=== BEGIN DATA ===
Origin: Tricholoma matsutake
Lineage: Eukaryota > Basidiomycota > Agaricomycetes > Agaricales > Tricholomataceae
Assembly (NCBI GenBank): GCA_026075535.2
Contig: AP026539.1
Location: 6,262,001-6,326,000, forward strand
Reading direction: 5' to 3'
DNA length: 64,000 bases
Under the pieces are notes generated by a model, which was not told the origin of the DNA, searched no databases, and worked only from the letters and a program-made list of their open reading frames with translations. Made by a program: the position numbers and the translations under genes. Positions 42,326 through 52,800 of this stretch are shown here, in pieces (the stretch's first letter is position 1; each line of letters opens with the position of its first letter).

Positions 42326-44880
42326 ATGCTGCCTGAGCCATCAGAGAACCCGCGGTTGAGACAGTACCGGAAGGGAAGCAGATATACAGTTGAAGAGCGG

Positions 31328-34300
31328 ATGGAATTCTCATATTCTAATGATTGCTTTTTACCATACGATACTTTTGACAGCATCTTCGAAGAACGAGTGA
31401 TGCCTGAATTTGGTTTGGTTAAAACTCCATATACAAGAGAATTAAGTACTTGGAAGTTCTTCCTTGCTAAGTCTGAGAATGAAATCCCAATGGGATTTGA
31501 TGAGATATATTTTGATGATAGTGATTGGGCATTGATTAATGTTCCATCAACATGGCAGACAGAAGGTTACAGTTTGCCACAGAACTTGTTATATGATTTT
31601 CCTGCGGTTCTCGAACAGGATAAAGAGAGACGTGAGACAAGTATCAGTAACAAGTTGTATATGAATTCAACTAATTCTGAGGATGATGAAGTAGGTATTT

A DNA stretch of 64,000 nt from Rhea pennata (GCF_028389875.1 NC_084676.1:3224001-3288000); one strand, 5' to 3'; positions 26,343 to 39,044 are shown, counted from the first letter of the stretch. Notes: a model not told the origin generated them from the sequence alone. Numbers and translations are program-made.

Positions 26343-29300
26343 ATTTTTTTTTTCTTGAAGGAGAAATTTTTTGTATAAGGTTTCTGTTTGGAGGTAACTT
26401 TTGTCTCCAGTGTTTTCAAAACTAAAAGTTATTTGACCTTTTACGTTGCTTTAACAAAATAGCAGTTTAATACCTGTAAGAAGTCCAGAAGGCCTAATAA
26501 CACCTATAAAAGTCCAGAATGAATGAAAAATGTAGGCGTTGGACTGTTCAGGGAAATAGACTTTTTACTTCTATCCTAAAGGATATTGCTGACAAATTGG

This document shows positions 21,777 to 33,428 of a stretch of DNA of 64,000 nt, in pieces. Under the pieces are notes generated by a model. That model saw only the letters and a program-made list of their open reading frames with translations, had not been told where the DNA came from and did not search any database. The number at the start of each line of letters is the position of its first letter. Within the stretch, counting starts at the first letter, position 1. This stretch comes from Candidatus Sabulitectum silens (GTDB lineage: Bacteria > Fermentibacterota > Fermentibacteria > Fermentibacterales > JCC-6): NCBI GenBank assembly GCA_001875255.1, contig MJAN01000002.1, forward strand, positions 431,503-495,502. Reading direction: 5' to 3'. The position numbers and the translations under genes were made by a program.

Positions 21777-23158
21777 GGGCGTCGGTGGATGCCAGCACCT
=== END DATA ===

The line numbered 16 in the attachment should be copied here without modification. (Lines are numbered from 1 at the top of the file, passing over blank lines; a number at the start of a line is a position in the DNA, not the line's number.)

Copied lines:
A DNA stretch of 64,000 nt from Rhea pennata (GCF_028389875.1 NC_084676.1:3224001-3288000); one strand, 5' to 3'; positions 26,343 to 39,044 are shown, counted from the first letter of the stretch. Notes: a model not told the origin generated them from the sequence alone. Numbers and translations are program-made.